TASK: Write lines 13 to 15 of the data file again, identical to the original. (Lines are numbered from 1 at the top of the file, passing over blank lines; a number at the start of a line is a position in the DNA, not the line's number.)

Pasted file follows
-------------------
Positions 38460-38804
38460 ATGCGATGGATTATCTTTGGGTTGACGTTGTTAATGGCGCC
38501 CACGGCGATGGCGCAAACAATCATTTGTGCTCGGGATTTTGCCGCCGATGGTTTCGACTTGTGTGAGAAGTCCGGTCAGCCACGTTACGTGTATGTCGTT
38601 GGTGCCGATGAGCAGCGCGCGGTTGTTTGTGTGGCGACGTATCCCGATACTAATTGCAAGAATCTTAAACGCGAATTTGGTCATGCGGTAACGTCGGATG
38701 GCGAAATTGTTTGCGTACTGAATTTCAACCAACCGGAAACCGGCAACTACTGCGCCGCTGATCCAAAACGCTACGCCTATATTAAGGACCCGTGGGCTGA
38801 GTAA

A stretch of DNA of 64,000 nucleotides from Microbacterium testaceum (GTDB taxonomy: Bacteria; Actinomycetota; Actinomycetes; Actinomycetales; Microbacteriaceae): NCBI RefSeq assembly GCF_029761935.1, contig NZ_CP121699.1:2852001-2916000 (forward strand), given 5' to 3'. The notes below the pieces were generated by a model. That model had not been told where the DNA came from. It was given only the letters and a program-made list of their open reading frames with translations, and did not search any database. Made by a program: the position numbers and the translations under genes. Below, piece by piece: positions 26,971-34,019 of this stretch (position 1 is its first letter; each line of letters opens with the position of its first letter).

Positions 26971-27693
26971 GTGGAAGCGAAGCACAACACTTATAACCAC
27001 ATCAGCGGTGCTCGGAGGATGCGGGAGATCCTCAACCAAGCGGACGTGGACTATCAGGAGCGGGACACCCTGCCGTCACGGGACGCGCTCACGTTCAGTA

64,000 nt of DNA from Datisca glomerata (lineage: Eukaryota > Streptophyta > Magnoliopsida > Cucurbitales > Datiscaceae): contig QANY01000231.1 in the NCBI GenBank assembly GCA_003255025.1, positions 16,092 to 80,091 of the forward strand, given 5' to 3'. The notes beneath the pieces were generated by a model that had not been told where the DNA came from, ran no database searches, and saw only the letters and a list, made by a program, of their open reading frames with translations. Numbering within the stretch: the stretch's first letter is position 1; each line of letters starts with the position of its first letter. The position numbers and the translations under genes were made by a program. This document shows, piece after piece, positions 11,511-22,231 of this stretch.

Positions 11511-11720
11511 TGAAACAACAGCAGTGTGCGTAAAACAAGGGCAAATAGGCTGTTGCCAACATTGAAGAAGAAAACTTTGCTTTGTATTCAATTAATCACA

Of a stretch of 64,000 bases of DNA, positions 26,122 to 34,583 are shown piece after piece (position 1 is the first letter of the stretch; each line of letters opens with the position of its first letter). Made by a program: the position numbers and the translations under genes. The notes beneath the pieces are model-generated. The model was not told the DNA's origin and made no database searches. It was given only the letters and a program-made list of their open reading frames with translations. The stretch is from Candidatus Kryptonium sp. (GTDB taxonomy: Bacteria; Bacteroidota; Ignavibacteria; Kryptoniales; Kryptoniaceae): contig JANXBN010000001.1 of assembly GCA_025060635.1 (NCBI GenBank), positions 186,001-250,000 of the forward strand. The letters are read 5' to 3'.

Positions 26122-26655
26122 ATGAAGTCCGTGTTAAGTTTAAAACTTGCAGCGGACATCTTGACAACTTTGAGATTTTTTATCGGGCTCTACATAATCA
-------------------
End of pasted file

11511 TGAAACAACAGCAGTGTGCGTAAAACAAGGGCAAATAGGCTGTTGCCAACATTGAAGAAGAAAACTTTGCTTTGTATTCAATTAATCACA

Of a stretch of 64,000 bases of DNA, positions 26,122 to 34,583 are shown piece after piece (position 1 is the first letter of the stretch; each line of letters opens with the position of its first letter). Made by a program: the position numbers and the translations under genes. The notes beneath the pieces are model-generated. The model was not told the DNA's origin and made no database searches. It was given only the letters and a program-made list of their open reading frames with translations. The stretch is from Candidatus Kryptonium sp. (GTDB taxonomy: Bacteria; Bacteroidota; Ignavibacteria; Kryptoniales; Kryptoniaceae): contig JANXBN010000001.1 of assembly GCA_025060635.1 (NCBI GenBank), positions 186,001-250,000 of the forward strand. The letters are read 5' to 3'.

Positions 26122-26655